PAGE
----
BreakPoint Blog

Banner
Asking Jesus into Your Heart: What Does It Really Mean?
Rating: 4.00


Historian Thomas Kidd gives a short history and warning about a very popular proselytizing formula, "Ask Jesus into your heart."

Comments:

No serious content
The difference too often is between a language that was rich in content and meaning in the past and the hollowed-out phrases and cliches that they have become today. It brings to mind the contrast between cheap grace and costly grace that Bonhoeffer delineated so well.
While "damnation sounds somewhat unpleasant" doesn't sound like the ideal reason for repentance and indeed is not, it smacks of trying to be more high-minded then God to imply that people are not taken on such terms.
I agree
I have long thought that being involved in leading someone to faith and then letting them figure it out on their own is almost criminal, like letting a baby be born and then telling it, "Well, good luck to you, then!"

Paul was quite clear that he nurtured new believers-- like both a father and a mother in 1 Thess. 2-- and even then he warned them about opposition that would come against them.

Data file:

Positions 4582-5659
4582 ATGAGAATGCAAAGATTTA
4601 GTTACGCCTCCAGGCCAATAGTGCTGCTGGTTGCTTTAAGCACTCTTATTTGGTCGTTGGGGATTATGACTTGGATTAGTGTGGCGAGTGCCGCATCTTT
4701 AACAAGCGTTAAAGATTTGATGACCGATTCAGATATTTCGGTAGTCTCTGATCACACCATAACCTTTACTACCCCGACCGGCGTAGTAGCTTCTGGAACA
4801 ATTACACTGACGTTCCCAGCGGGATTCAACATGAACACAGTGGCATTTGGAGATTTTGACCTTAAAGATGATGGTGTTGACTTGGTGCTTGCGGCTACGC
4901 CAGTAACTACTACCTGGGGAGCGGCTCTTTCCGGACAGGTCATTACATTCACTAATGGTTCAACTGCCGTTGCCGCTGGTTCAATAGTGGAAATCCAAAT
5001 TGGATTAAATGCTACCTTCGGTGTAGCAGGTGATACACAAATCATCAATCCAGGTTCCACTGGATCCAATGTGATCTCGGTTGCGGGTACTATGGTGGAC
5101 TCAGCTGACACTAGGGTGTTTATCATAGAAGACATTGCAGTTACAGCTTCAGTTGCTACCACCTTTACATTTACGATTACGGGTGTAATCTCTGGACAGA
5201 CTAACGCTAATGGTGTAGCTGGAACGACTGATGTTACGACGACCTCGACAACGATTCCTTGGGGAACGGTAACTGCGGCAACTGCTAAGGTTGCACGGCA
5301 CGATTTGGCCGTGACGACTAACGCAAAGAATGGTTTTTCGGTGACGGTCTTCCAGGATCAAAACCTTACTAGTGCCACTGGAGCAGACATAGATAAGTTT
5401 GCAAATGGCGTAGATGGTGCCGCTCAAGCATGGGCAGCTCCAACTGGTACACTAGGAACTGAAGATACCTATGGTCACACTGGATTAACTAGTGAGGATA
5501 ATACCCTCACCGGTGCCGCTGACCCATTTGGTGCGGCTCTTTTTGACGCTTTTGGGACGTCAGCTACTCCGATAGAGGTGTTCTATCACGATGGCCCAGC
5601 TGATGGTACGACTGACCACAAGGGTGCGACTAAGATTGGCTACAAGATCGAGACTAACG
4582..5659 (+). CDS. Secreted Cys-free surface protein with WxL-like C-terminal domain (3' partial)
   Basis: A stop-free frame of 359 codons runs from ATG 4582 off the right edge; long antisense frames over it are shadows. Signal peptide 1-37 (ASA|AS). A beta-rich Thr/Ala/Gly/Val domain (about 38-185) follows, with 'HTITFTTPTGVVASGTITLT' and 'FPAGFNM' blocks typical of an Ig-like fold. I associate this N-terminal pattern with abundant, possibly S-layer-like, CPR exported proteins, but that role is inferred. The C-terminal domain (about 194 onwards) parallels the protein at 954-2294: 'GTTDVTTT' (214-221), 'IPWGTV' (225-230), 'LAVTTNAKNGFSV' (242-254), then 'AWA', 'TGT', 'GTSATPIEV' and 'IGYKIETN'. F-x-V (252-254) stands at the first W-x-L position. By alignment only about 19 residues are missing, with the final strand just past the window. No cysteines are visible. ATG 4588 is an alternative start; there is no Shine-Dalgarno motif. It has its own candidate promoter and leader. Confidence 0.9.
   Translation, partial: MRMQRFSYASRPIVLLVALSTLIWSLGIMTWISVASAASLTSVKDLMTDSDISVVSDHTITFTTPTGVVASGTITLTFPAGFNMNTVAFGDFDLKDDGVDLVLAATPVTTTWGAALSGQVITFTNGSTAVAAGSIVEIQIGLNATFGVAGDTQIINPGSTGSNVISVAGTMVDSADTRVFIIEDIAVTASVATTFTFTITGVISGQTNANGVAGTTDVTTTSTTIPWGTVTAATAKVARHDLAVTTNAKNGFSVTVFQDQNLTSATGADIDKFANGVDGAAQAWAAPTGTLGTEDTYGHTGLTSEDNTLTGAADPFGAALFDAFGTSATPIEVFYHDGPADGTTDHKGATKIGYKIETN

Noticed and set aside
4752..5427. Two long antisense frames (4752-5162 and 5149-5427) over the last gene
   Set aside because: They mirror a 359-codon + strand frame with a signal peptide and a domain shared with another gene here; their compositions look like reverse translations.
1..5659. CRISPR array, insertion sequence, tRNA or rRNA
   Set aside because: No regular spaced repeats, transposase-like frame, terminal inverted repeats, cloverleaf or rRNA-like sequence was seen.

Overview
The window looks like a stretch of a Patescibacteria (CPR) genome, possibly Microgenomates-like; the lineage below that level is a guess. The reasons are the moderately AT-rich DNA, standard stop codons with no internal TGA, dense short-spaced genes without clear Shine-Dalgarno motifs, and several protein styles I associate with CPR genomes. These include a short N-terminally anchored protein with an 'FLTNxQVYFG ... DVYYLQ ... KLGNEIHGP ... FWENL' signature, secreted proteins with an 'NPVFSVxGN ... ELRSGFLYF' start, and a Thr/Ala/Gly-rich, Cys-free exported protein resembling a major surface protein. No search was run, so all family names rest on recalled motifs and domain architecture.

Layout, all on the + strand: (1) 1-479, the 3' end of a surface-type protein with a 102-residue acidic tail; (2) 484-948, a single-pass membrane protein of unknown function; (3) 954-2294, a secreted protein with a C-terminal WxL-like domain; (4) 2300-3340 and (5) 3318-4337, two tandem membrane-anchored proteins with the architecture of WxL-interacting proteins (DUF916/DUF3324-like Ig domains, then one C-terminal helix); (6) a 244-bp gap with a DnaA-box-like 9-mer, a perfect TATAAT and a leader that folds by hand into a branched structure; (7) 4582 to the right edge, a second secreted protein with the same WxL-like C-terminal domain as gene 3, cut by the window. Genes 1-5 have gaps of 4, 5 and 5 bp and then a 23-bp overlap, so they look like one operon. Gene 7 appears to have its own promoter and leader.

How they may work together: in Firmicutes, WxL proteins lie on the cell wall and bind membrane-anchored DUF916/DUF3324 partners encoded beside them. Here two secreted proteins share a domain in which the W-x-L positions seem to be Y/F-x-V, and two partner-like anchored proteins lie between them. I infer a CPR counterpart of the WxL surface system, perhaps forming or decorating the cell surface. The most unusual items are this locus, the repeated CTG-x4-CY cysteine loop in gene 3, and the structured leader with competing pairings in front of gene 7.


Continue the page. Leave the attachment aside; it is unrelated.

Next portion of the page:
Compare the default message of the American church, "Come to Jesus and be ridiculously happy!" The twisting of the Gospel message is that it is ALL about us, and our happiness, fulfillment, satisfaction, etc. It's no surprise there is a consumerist mentality among American Christians
Is "Ask Jesus into your Heart" adequate here?
This seems to be the question...but whatever the exact phrasing, people need to know they need to follow HIM also and repent of their bad ways.

Here, good followup with persons who "pray the prayer" is critical. The good discipleship followup means that the discipler will likely correct the new believer's misunderstandings as they start studying about the FAITH together...